The U.S. military says there were zero attacks in Baghdad on Wednesday. A year ago, there were an average of 43 a day. The question of how this happened has led to the latest tussle in America's race for the White House. Republican candidate and Iraq War supporter John McCain attributes the improvement to George W. Bush’s troop surge. Democratic candidate and war opponent Barack Obama disagrees. Who’s right? The answer is somewhere in between, with an edge to McCain but with Obama raising important points. If you think military force solves problems best, then you can attribute the success to the troop increase and, probably, it largely is. But if you tend to think politics and winning hearts and minds works best, you can point credibly to other factors that also reduced the bloodshed.
The timeline is rather simple. On Jan. 10, 2007, President Bush ordered the troop increase, calling it the "surge" rather than by the more traditional term, "reinforcements." Gen. David Petraeus, the main proponent of the more than 28,000 additional troops, took command on Feb. 10. It then took until June 15 for all the five surge brigades to position themselves. Between February and June, the troops were amassing and already establishing many of the neighborhood combat outposts that were key in reducing the sectarian violence between Sunnis and Shiites.
Starting June 15, a 90-day surge plan kicked in with U.S. troops retaking areas that had fallen to chaos or control by militias and Al Qaeda. Violence rates, based on military graphics, dropped steeply from an anarchic peak of more than 1,500 attacks Iraq-wide per week in June 2007. McCain is right that the troop increase was important, perhaps the key when combined with their new tactics, in turning the country around.
But Obama is correct that other things were happening at the same time--and even before. There was a swing in attitudes among Iraqis against the violent overreaching by Al Qaeda and, on the other side, Shiite death squads claiming to fight for anti-American cleric Moqtada al-Sadr.
Sunni tribes in the Anbar province, many of which had been fighting against U.S. forces, basically decided they hated Al Qaeda and its sadistic fanaticism more than they despised the American occupation. That happened in mid and late 2006.
In January of this year General Petraeus told NEWSWEEK about the genesis of the Sunni sea change, encapsulated in the story of Anbar's Sheik Abdul Sattar Abu Risha:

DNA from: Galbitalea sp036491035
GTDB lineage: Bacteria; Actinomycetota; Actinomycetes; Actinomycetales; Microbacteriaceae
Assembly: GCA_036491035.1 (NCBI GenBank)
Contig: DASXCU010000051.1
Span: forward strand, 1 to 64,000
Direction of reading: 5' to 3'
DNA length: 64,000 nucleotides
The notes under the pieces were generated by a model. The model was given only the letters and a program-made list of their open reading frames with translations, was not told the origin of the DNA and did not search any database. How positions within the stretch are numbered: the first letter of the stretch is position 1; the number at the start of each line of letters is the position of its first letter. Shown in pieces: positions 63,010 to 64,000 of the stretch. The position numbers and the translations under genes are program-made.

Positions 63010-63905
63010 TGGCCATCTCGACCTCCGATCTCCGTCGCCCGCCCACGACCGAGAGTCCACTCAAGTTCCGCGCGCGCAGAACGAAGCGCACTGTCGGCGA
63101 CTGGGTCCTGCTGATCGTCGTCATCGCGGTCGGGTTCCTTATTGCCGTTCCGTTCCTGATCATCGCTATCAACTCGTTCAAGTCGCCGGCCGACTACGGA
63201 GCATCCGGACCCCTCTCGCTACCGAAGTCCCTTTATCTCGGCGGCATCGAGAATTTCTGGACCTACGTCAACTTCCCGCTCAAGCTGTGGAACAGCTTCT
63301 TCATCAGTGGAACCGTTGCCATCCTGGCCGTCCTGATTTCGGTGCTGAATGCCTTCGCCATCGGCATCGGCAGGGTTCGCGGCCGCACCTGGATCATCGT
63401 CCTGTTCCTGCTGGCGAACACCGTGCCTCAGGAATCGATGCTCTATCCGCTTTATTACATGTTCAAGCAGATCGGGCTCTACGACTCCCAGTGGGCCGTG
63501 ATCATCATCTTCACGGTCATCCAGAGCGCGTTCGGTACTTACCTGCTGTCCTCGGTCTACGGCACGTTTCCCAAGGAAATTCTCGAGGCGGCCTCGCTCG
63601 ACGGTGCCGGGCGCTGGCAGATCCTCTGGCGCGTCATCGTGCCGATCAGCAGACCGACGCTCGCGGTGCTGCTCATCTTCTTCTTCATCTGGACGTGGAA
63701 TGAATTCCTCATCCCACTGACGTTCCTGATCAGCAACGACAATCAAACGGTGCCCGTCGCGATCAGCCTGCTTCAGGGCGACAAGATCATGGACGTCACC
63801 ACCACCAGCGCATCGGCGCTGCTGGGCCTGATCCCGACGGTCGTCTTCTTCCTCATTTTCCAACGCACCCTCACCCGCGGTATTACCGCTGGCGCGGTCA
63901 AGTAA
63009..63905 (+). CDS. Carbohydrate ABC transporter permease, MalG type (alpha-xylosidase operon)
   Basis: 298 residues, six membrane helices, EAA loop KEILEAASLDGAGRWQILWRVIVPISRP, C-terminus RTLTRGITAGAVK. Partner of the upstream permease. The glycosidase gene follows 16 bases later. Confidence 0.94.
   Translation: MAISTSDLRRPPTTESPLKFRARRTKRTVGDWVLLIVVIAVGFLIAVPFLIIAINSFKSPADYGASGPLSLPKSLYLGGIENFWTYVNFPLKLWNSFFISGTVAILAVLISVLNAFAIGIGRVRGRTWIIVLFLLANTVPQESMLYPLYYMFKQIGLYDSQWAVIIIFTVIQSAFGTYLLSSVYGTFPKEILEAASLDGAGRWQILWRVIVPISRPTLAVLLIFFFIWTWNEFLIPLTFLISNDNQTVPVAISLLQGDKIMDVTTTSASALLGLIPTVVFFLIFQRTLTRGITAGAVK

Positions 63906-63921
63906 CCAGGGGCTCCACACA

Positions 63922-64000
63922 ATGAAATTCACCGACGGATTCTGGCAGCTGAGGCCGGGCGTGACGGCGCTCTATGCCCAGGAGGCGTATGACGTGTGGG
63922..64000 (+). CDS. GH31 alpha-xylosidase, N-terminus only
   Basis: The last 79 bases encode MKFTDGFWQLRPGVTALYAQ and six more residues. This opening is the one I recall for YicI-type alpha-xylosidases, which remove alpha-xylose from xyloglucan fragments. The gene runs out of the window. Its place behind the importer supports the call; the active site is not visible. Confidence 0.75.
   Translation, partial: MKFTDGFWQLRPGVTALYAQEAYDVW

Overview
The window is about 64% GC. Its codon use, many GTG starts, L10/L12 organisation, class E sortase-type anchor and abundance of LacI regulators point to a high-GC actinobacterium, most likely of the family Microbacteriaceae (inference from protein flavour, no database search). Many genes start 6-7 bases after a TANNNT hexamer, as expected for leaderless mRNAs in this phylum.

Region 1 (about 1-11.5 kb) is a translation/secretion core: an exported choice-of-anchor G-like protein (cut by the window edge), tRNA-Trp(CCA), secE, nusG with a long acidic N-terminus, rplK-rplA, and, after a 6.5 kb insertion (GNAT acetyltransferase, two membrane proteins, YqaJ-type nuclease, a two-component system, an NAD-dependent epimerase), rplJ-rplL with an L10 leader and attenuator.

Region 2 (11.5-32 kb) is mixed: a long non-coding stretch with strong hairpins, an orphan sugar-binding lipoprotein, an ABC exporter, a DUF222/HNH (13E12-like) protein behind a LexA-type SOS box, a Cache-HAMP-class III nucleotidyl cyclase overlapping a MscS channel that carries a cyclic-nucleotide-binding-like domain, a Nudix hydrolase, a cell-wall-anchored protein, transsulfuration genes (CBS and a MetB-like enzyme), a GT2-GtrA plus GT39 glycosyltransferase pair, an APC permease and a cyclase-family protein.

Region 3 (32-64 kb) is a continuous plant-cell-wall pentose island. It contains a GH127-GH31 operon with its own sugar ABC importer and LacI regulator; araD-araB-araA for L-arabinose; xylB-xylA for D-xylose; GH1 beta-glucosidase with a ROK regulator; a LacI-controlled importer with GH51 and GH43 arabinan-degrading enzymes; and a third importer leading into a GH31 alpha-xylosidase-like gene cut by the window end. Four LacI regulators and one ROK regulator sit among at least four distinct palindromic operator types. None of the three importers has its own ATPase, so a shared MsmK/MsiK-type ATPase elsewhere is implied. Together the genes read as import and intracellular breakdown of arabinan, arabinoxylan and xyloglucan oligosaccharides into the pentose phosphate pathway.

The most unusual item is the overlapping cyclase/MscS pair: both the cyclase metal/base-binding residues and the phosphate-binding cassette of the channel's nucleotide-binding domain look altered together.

"Before I came back [to Iraq in February 2007] he had already gone to the brigade commander there, Col. Sean MacFarland ... and asked him if it would be OK to point his weapons at Al Qaeda instead of MacFarland's soldiers. And MacFarland, being no fool, said that would be OK and then parked two tanks outside his house. But it took them months to build some forces, to just get going ... March was when we started clearing Ramadi and we had it cleared by about mid-April and it was just a city in varying degrees of ruins."
This week, McCain took his argument one step too far when he noted that the surge began the tribal turn. He said: "Because of the surge, we were able to go out and protect that sheik and others. And it began the Anbar awakening." He also said he meant "surge" in a broad sense, more than just troop increases but also a new American approach to counterinsurgency. But there was never a public debate about helping Sunni tribes kill Al Qaeda. The controversy around the surge was all about the troop increase, which came after the Anbar revolution had started.
McCain is right that the surge did make more forces available to help the tribal fighters and "protect" the sheiks. But they had already turned. Alas, Abu Risha was killed by a car bomb in September. The movement lives on because the Anbar masses still want it to.
Another major turning point was Aug. 29, 2007, when Sadr imposed a ceasefire on his Mahdi Army (JAM) militias. This was during the height of the surge operations, many targeting Sadr's fighters, but appeared to also be influenced heavily by an ugly street battle during a religious pilgrimage between Sadrists forces and other Shiites. JAM was blamed, and Sadr's image was sullied among fellow Shiites.
And U.S. troops also employed canny manipulation and cajoling in street-level contacts with Sadrist leaders, encouraging and threatening them into setting aside violence. Petraeus might say this couldn't have happened without the extra soldiers on the ground, but we don't know for sure. (Petraeus deserves credit for allowing his commanders the leeway to engage the enemy with their mobile phones as much as their rifles.) Along those lines, there were other important doctrinal changes Petraeus brought with him. He made security for Iraqis the No. 1 priority, saying that it would ultimately also make U.S. troops safer--something long overdue. Soldiers came out from the city-size fortresses and lived in Iraqi streets.
Obama has said his early-2007 plan for a careful troop pullout could have also calmed Iraq. Most Iraqis would have said that a U.S. withdrawal then would have continued Iraq's horrible downward spiral. Probably. But the promise of a withdrawal might have won over some Iraqis. Combined with active diplomacy, it might have convinced neighboring countries that don't want a black hole next door to stop fanning the flames. It seems less than likely, but, as Obama says, it wasn't tried, still hasn't been tried and can't be ruled out. He also says the surge took resources and attention from more pressing battlefields in Afghanistan.
The troop increase was crucial in calming the country, but the tribal war against Al Qaeda and Sadr's--albeit wobbly--ceasefire were important, too. Many Iraqis, by the way, would say they deserve credit for lowering the violence by standing up against the gunmen and cooperating with American and Iraqi forces. All true to different degrees, depending on how much you believe in force or people power.